At a trim 33 minutes, the album version of Richard Einhorn’s The Origin (an evening-length multi-media piece built up around the life and work of Charles Darwin) focuses on just six excerpts scored for vocal soloists, drawn from the full production which also includes chorus, orchestra, and projected film. This paring down serves to neatly focuses the action on a collection of powerfully intimate moments in a life that came to influence the thinking of much of the global population.
Excellently performed by Kitka, an Oakland-based women’s vocal ensemble whose style is rooted in Eastern European techniques and influences, the group traverses the range of dramatic situations with technical skill and remarkable emotional depth.
Einhorn’s writing balances the touch of mystic spirituality such vocal works tend to carry to Western audiences with moments of humor and pathos. Rhythmic layering built out of repeated words and phrases brings particular life to the songs, whether in the intricate recitation of a series of port locations in “Voyage of the Beagle” or in warring arguments for and against marriage in “This is the Question”. In “Annie’s Memorial,” Einhorn captures a nostalgia containing both the sadness of loss and the celebration of a young life—Darwin’s 10-year-old daughter—over too soon.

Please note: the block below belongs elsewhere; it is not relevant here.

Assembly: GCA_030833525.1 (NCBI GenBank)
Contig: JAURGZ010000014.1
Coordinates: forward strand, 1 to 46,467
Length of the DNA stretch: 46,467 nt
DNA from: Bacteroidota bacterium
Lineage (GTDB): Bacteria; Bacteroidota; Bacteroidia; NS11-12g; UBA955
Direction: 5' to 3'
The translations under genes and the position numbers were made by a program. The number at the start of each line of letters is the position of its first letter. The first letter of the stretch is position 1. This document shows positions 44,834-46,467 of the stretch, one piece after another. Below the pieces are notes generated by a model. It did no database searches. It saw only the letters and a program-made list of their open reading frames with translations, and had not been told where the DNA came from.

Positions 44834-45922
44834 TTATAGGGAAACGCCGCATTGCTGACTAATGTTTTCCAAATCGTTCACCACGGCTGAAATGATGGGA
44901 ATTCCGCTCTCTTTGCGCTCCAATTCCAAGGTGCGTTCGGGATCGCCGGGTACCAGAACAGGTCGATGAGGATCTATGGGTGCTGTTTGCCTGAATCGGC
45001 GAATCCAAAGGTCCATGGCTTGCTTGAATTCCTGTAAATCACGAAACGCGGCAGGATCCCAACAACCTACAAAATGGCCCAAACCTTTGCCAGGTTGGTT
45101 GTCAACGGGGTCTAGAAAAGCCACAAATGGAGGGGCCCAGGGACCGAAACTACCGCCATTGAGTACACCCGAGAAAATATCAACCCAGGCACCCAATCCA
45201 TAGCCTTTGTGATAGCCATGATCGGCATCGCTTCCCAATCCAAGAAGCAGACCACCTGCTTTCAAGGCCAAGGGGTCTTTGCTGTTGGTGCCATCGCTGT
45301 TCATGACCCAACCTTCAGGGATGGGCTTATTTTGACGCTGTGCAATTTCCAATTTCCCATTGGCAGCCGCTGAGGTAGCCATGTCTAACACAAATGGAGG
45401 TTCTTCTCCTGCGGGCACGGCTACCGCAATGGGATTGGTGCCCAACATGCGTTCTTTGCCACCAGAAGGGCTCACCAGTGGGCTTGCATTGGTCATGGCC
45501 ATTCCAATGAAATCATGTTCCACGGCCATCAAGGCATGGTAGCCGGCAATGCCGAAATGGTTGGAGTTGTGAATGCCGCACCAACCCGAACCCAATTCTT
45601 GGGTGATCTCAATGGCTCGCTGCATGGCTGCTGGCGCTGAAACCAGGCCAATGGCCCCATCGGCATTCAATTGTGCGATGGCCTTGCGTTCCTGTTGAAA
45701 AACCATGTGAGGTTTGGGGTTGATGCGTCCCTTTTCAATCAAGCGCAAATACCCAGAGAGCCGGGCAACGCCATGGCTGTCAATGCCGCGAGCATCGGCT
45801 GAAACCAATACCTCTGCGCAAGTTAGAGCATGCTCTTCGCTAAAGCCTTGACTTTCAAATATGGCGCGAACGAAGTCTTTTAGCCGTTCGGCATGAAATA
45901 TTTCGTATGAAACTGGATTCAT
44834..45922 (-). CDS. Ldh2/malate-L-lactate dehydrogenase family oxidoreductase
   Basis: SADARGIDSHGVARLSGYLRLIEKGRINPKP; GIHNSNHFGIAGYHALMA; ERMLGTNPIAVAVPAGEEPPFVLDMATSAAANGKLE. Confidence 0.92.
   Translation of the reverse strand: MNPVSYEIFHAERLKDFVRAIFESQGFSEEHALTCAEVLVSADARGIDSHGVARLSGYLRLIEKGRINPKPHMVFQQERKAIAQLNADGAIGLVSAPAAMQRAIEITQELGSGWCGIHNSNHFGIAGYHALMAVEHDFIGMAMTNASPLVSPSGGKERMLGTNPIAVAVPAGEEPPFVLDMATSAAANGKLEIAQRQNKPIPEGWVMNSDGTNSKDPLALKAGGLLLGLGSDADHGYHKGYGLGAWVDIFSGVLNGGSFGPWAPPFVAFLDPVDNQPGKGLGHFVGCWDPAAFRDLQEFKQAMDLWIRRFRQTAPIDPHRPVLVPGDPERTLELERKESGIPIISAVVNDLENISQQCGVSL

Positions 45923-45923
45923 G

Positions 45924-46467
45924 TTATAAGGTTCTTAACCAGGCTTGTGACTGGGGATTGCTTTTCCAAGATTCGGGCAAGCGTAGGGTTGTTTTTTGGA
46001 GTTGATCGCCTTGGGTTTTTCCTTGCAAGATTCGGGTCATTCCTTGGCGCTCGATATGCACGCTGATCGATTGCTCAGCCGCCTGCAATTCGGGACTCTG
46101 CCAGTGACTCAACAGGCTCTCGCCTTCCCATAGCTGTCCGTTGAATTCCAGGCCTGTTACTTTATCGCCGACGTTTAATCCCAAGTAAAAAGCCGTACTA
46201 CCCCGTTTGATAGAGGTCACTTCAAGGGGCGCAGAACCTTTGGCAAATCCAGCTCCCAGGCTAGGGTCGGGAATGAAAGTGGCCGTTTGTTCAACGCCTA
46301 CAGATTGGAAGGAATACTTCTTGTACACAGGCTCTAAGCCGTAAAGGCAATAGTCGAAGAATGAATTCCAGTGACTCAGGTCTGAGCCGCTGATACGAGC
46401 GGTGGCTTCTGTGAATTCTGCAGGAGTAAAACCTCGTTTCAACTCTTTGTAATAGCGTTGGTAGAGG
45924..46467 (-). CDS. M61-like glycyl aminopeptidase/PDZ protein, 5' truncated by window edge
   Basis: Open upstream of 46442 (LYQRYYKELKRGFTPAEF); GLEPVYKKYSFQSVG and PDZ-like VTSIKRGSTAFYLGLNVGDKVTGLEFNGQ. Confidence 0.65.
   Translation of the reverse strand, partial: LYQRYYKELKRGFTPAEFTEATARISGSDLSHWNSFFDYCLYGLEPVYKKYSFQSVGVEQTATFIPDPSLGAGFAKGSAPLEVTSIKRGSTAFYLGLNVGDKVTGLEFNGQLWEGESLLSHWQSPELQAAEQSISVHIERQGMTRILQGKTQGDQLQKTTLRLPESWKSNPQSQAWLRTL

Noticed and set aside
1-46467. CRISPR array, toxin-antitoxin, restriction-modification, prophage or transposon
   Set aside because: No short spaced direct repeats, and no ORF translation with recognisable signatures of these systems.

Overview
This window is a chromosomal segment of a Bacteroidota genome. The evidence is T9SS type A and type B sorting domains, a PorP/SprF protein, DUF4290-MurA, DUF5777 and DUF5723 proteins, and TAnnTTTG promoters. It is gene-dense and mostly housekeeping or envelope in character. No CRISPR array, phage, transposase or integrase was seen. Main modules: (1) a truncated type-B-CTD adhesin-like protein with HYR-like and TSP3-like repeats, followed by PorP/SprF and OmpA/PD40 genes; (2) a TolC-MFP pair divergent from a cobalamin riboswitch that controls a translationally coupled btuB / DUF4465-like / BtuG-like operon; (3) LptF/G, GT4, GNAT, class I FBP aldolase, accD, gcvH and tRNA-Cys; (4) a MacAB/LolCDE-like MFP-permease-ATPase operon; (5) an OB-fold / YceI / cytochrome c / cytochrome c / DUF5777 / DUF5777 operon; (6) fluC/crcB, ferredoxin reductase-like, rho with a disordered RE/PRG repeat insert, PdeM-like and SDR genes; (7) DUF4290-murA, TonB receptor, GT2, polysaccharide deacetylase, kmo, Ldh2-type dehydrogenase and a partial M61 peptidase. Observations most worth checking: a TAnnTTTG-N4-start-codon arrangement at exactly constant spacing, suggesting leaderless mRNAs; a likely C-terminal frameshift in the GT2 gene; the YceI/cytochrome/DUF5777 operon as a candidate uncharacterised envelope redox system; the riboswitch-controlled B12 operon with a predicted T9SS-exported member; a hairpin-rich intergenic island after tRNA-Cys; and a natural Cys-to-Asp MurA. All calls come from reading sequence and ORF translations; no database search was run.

This is rich musical storytelling with audible nods to the vocal work of Meredith Monk and the tales in song brought to life by composers such as David Lang in his The Little Match Girl Passion. The Origin, however, stands out for its rhythmic play and the range of sentiment it contends with in just this brief outing. Using Darwin’s own words (as compiled by Einhorn and the poet Catherine Barnett), the piece considers travel, marriage, originality, profound tragedy, and the human impact of awe-inspiring discovery.
Kitka’s strong performance further animates the proceedings with a healthy dose of inspired whooping and vocal percussion, not to mention their highly realistic bird calls and jungle scene setting. And when the topic turns to popping beetles into one’s mouth as an impromptu storage container, their collective “Ewww!” connects deeply with the listening audience at home! It also puts fresh gloss on the tune’s refrain, which suggests that “a taste for collecting beetles is some indication of future success in life.”